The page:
in Criterion Month

Taste of Cherry (1997)

As we come into the home stretch of this year’s Criterion Month, we seem to have found ourselves in a patch of movies about traveling. We had a movie about people puttering about America, then one about traversing France, and now a film about driving around Iran. Taste of Cherry‘s little twist on the minimal road trip formula? It follows a man looking for someone who will burry him after he kills himself.

I selected Abbas Kiarostami’s Taste of Cherry to watch because I knew it was universally beloved, a Palme d’Or winner from the director of the inventive and unpredictable Certified Copy (the only of his works I’d seen, although John reviewed Close-Up exactly a year ago). What I didn’t know at the time was that it actually does have one detractor, the patron saint of Mildly Pleased, Roger Ebert, who called it one of his most hated films. This really, really threw me when I started writing this review and checked Wikipedia. I had already decided I liked the film, so finding the “reception” section dominated by my favorite critic calling it boring was alarming.

Taste of Cherry isn’t boring. It could have been, perhaps even should have been, but the stakes are high enough and the filmmaking smart enough that I had no trouble getting through these 95 minutes. I wasn’t exactly riveted, this is truly a movie about a guy driving around, but I’m just not sure why Ebert had such a profoundly negative experience. I’d go as far as to say I found this portrayal of late-Nineties Tehran a fascinating vehicle for a meditation of the meaning of life.

I should say, the man driving the car is Mr. Badii (Homayoun Ershadi), who from the start has already decided he wants to die, gotten the sleeping pills to overdose on, and dug out the spot that would be his grave. Badii just needs someone to check that he’s dead in the morning, and, if he is, bury him. For that he’s willing to offer a large amount of money. As he travels the outskirts of the city, Badii interviews two young men, a solider and a seminarist, both of whom reject him. He then picks up an older man, a taxidermist, who turns the tables and preaches at Badii during his trip in the passenger seat.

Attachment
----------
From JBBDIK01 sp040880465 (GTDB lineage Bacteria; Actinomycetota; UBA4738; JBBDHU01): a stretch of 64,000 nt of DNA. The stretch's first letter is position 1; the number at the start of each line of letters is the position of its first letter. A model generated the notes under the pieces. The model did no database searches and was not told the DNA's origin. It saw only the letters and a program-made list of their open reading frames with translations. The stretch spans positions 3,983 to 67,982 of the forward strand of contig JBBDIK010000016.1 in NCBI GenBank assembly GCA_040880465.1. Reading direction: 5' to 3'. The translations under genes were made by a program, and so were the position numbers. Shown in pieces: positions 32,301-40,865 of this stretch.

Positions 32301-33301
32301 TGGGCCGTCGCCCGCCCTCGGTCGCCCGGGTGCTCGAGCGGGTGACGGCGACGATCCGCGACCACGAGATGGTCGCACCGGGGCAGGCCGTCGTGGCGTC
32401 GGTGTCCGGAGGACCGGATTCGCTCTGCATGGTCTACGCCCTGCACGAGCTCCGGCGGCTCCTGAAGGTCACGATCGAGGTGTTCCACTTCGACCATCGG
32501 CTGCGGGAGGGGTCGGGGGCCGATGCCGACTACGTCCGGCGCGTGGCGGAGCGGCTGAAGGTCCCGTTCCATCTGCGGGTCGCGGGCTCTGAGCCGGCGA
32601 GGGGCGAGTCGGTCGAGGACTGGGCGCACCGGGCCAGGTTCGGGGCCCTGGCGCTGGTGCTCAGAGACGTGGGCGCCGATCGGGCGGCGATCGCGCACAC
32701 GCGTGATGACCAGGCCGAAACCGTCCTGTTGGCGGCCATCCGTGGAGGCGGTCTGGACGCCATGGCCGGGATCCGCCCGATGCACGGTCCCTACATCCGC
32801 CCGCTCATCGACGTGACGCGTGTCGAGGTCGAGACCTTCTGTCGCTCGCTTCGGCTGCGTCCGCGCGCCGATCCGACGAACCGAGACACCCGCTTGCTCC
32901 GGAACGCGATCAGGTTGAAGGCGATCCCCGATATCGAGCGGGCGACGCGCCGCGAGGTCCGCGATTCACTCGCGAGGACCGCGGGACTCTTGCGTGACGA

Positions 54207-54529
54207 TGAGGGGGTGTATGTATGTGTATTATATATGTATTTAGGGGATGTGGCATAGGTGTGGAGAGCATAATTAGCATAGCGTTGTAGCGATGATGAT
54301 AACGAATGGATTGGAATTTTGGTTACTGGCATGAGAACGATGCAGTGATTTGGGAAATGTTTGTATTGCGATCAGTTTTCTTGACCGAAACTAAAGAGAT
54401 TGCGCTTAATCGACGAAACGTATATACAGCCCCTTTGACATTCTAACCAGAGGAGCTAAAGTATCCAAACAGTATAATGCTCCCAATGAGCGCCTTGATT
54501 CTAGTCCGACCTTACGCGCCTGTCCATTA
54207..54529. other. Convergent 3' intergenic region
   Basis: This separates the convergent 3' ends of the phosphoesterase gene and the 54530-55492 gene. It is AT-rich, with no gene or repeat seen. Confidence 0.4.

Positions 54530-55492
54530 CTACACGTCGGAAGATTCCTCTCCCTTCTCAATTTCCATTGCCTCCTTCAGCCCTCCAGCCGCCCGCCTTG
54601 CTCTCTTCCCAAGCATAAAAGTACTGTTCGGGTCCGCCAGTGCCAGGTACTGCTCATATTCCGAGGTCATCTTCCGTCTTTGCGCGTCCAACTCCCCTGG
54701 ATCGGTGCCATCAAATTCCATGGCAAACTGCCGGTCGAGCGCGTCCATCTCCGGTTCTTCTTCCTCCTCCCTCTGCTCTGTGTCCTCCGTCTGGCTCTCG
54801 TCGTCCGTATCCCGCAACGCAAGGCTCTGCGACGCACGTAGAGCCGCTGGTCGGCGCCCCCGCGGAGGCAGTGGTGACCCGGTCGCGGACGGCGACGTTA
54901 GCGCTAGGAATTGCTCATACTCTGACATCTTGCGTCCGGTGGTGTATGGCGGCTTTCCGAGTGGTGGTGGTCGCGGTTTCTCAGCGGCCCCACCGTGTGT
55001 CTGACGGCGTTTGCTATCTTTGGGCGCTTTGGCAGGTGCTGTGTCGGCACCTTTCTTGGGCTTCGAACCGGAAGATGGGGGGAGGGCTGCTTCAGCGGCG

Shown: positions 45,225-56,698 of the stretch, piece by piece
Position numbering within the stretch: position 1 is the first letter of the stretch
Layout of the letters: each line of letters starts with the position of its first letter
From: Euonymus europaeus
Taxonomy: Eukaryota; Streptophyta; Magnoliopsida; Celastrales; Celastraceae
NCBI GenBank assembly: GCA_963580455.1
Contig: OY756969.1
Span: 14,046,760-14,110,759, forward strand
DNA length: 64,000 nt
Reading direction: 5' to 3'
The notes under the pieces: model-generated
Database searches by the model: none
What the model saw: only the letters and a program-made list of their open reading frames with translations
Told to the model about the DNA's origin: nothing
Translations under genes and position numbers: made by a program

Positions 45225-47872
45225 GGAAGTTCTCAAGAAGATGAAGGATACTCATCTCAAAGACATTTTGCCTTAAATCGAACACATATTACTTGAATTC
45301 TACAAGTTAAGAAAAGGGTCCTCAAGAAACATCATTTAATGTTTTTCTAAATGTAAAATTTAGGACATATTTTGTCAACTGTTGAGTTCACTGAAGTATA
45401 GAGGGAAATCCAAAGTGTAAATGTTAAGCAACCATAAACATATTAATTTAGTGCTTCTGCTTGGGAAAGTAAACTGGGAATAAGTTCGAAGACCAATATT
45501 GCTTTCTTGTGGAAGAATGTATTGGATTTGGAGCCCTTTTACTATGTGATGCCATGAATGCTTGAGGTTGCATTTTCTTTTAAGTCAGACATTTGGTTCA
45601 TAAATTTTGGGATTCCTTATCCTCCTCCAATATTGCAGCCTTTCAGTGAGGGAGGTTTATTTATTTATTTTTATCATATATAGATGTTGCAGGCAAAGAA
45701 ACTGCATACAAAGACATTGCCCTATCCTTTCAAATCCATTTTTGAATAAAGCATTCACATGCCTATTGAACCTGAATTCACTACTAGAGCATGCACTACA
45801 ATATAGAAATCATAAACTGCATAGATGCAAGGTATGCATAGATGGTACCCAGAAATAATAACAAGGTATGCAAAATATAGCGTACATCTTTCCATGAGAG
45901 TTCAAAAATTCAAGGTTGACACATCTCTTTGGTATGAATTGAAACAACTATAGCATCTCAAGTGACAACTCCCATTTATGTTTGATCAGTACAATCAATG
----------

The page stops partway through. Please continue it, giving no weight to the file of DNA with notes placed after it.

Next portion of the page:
There’s obvious symbolism to the three men Badii considers, I figured this out and Ebert should have too. The young soldier reminds him of the happiest time in his life, the seminarist begs him not to kill himself because god wouldn’t like it, and the taxidermist advocates for the simple joys of life that come from nature. So the aspects of the story that we’re not told, like why Badii wants to kill himself, don’t really matter so much, do they? It’s implicit, but pretty obvious, that Badii, while sincerely in his intent to die, is looking for someone who can give him a reason to live. Knowing how and why Badii reached this point would make this story about that single aspect, instead of what it is: a love letter to life.

How this story is told matters too, and for much of Taste of Cherry, I was taken by the imagery of this landscape. Badii ends up driving around a winding, messy dirt road through an area where men are refining concrete (or whatever, I don’t know), it’s as if the film is taunting this man who is having so much trouble trying to get buried by showing countless tons of earth being tossed around. Then, at the end of the movie, there’s a truly bizarre coda, a bit of visual storytelling the meaning of which is lost on me. In this much-discussed last bit, what stood out to me was how what appeared so dusty before was now covered in grass. Anyway, it’s weird, but I’m OK with that, and you should have been too, Roger. You helped me, more than anyone, get to this point.